Sourcing finance to redevelop dated office buildings in the regional UK city of Birmingham into a new co-working scheme was a challenge, according to the project’s developer Cervidae.
The London-based, family-owned property company recently began work on combining three Grade II listed office buildings on Colmore Row, in Birmingham’s business district, to create 26,200 square feet of flexible office space, plus 7,400 square feet of offices for traditional lease. The scheme, which is due to complete in early 2022, will also contain a gym, a roof terrace and a central courtyard with events space and a bar.
On 25 March, Cervidae closed a construction loan with the UK specialist property lender ASK Partners. The loan size was not disclosed, although, according to ASK’s website, it has written loans ranging from £3.3 million (€3.8 million) to £65 million, with a £20 million typical deal size and terms of 12 months to three years.
Cervidae originally sought finance in Q2 2020, during the first wave of the covid-19 pandemic in the UK and agreed a deal with ASK mid-last year. However, Cervidae subsequently revised its construction plans, delaying the close of the deal.
According to Alex Hamilton, chief financial officer at Cervidae, a limited pool of lenders was willing to back the project. “We committed to the plans early in the covid-19 pandemic when many lenders had retreated to core products,” he told Real Estate Capital. “If you put together the words covid-19, speculative, co-working and regional, that did not open many doors.”
Cervidae did not have a contract with a co-working operator in place when it went out to seek finance. Instead, it plans to co-manage the asset with a flexible workspace operator through a joint venture, rather than lease the space outright to a third-party operator. According to Hamilton, the fact that the scheme is being developed speculatively resulted in Cervidae being quoted higher debt pricing.
“If we had a long lease to a secure co-working operator, the covid-premium would most likely have been 50 basis points [on the margin] because the co-working lease can be evaluated as any other traditional property type,” Hamilton explained. “However, the pandemic crisis probably added 100bps-plus for a speculative development at such uncertain times.”
The lack of a pre-let for the adjoining traditional office space also deterred lenders, he said. Despite having received strong interest from different operators, he added, the company decided to build speculatively under the conviction that better leasing terms could be secured closer to the project’s completion.
Hamilton said ASK was willing to offer the flexibility the transaction required. “Due to covid-19, lenders were and still are more hesitant about their credit requirements. This flight to safety left us reliant on a lender taking the time to see the value of the underlying real estate rather than simply looking at a credit checklist.”
Debt still catching up
In recent years, several real estate lenders have proved willing to lend against offices leased to co-working operators, particularly in major markets such as London. However, the near implosion of WeWork in 2019 and the impact of the pandemic on working practices has tested lender appetite for the sector.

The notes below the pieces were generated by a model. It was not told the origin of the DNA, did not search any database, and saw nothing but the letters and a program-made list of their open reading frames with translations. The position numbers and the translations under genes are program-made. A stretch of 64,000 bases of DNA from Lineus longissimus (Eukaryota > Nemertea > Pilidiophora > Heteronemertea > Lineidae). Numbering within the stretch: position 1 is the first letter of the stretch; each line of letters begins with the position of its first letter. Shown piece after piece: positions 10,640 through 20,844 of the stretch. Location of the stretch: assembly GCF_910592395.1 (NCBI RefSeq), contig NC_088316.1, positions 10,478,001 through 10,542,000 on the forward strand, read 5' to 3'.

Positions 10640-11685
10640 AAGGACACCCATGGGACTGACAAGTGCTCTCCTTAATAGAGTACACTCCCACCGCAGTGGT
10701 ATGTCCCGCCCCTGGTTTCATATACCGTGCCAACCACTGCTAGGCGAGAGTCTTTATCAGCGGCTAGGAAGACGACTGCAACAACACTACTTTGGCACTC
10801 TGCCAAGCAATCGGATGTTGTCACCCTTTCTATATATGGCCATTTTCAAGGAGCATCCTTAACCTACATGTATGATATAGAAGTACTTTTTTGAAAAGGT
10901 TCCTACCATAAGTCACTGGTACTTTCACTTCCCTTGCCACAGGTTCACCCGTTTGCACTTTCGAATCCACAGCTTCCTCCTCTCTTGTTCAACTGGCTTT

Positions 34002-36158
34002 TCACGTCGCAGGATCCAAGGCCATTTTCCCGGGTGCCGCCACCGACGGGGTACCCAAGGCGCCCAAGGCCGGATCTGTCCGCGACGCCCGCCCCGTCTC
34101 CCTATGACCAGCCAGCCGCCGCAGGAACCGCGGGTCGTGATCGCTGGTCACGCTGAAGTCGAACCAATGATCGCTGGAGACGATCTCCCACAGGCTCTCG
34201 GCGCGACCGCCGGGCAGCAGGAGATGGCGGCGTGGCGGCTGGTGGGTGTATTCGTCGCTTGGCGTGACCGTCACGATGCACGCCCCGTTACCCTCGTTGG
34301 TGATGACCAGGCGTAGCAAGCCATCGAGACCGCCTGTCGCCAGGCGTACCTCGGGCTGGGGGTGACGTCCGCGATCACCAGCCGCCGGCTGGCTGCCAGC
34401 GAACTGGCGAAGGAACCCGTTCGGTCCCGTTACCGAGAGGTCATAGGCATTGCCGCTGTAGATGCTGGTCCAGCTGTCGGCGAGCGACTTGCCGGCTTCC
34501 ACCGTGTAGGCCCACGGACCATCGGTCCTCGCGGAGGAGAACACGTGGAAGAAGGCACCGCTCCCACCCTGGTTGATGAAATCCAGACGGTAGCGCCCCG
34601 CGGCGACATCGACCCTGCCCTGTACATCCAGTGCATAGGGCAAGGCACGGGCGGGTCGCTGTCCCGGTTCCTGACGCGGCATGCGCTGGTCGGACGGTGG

According to Hamilton, who before joining Cervidae was corporate finance lead at UK developer Argent, the overall supply of debt to the co-working sector remains limited, for completed assets as well as to fund development.
“Co-working is an operating business that lacks the income security that workspace with traditional leases in place provide,” he explained. “Lenders have traditionally placed too much reliance on the security of a lease, but some are starting to realise that, if a building is not performing well, it does not matter what the lease says, it is going to collapse. They need to look more at the underlying health of the operating business.”
Hamilton added that many lenders are reluctant to offer sponsors the flexibility this type of space needs.
“Traditionally, lender consent is required to grant licenses or to change rentable value. But in a serviced office you need more flexibility. In this project, we will have nearly 500 desks, so we might be doing deals every single day. It is not practical to wait for a bank to get back to us when end-users expect dynamism and flexibility.
“Many operators will also want flexibility around desk price to fill short-term vacancy at a discount. You cannot have the minimum thresholds that lenders normally require in a market like this one.”
Operating expenses represent another mismatch between lenders’ requirements and the sector’s needs, he said. “Traditional structures where money is locked up present significant barriers for this kind of project, because you have a business to run and daily expenses to fund.”
Although Hamilton believes lenders are still getting to grips with the co-working sector’s characteristics, while also waiting to see the full impact of the pandemic on offices, he predicts more debt providers will gradually become willing to finance the sector.
“Lenders should look at co-working financing in a more fundamental way, putting a greater emphasis on the quality of the underlying real estate, the capability of the operator and the value of their security if the asset can be re-let as traditional office space,” he added.
Hamilton believes the pandemic has presented the co-working industry with an opportunity to capitalise on occupiers’ changing patterns of demand. “In the short-term, covid hit flexible office space harder because it was easier for companies to cancel their licenses and because social distancing rules forced co-working operators to reduce the number of desks at their sites.
“But these are short-term factors, the sector will rebound. The pandemic has reinforced the role of the office as a place for employees to collaborate, innovate and socialise.”